The Devil comes to Moscow, but he isn't all bad; Pontius Pilate sentences a charismatic leader to his death, but yearns for redemption; and a writer tries to destroy his greatest tale, but discovers that manuscripts don't burn. Multi-layered and entrancing, blending sharp satire with glorious fantasy, The Master and Margarita is ceaselessly inventive and profoundly moving. In its imaginative freedom and raising of eternal human concerns, it is one of the world's great novels.
"Baffling and original"
He was the father of the occult, the founder of astrology, the discoverer of alchemy. He was Hermes Trismegistus, and as the scribe of the gods of ancient Egypt, he possessed all divine knowledge... which he passed on to humanity, though only those who have been tutored in its wonders can fully understand it.In this extraordinary 1912 book, three secret initiates to his teachings - who remain anonymous to this day - share their insight with all who seek to understand the mysterious underpinnings of the universe and our relationship with it.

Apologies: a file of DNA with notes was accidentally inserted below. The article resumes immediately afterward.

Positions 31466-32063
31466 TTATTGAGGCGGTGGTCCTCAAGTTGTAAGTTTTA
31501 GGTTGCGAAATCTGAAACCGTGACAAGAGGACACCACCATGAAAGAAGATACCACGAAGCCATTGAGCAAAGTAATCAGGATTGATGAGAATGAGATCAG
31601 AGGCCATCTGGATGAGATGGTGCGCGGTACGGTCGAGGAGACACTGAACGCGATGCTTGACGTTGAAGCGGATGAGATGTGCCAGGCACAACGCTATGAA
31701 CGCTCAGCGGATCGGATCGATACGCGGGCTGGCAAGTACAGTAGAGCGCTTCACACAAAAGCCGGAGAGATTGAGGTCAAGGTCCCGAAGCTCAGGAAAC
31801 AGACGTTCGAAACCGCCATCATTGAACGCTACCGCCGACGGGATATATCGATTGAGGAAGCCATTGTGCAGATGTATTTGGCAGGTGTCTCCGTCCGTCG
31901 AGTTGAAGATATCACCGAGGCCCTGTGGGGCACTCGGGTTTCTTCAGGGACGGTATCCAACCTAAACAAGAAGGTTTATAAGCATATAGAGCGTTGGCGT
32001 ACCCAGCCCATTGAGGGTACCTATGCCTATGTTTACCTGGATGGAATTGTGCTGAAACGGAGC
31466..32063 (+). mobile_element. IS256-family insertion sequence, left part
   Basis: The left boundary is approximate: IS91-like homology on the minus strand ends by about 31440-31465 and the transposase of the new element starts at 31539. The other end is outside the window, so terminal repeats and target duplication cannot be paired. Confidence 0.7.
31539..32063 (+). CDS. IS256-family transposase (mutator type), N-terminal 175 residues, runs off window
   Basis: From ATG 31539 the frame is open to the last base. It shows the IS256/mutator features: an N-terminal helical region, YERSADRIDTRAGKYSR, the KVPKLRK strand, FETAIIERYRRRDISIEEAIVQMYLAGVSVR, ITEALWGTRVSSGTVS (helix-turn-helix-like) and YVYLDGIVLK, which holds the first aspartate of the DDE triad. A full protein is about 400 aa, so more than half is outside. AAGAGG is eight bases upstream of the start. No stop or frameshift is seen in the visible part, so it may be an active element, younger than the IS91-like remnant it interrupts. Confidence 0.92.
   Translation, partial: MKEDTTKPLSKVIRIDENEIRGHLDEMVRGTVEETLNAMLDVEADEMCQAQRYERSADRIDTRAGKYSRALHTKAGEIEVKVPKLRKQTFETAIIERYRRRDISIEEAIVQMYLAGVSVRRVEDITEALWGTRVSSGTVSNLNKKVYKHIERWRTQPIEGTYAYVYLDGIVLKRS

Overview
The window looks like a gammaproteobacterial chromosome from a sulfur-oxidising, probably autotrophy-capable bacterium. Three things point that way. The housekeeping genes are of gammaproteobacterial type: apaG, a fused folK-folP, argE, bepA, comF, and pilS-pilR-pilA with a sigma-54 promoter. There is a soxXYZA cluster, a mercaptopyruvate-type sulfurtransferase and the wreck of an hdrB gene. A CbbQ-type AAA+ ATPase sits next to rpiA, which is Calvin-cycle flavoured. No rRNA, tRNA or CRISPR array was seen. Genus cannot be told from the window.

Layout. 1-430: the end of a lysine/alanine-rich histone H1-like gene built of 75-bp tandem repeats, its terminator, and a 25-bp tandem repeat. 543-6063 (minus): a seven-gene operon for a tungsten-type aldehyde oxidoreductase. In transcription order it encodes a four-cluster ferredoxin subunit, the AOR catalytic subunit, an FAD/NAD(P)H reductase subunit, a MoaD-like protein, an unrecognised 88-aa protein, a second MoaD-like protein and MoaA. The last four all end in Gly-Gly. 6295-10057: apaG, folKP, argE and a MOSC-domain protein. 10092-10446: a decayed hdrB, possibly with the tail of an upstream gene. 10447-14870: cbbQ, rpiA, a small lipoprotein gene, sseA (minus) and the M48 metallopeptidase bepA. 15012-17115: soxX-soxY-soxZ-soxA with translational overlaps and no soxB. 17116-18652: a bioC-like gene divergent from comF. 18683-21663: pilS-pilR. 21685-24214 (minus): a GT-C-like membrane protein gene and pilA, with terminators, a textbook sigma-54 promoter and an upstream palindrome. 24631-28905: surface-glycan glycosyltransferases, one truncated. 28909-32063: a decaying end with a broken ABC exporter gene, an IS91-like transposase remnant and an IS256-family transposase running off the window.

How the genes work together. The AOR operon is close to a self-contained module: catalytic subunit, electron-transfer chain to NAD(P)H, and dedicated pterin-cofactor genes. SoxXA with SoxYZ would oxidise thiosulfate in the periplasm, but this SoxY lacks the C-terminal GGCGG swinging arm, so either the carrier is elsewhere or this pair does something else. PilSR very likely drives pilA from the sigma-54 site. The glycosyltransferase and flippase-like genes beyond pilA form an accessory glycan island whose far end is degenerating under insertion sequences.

"Big bites of ancient (now age?) wisdom to chew on"
The publication of a new translation by Fagles is a literary event. His translations of both the Iliad and Odyssey have sold hundreds of thousands of copies and have become the standard translations of our era. Now, with this stunning modern verse translation, Fagles has reintroduced Virgil's Aeneid to a whole new generation, and completed the classical triptych at the heart of Western civilization.
"Fagles is best"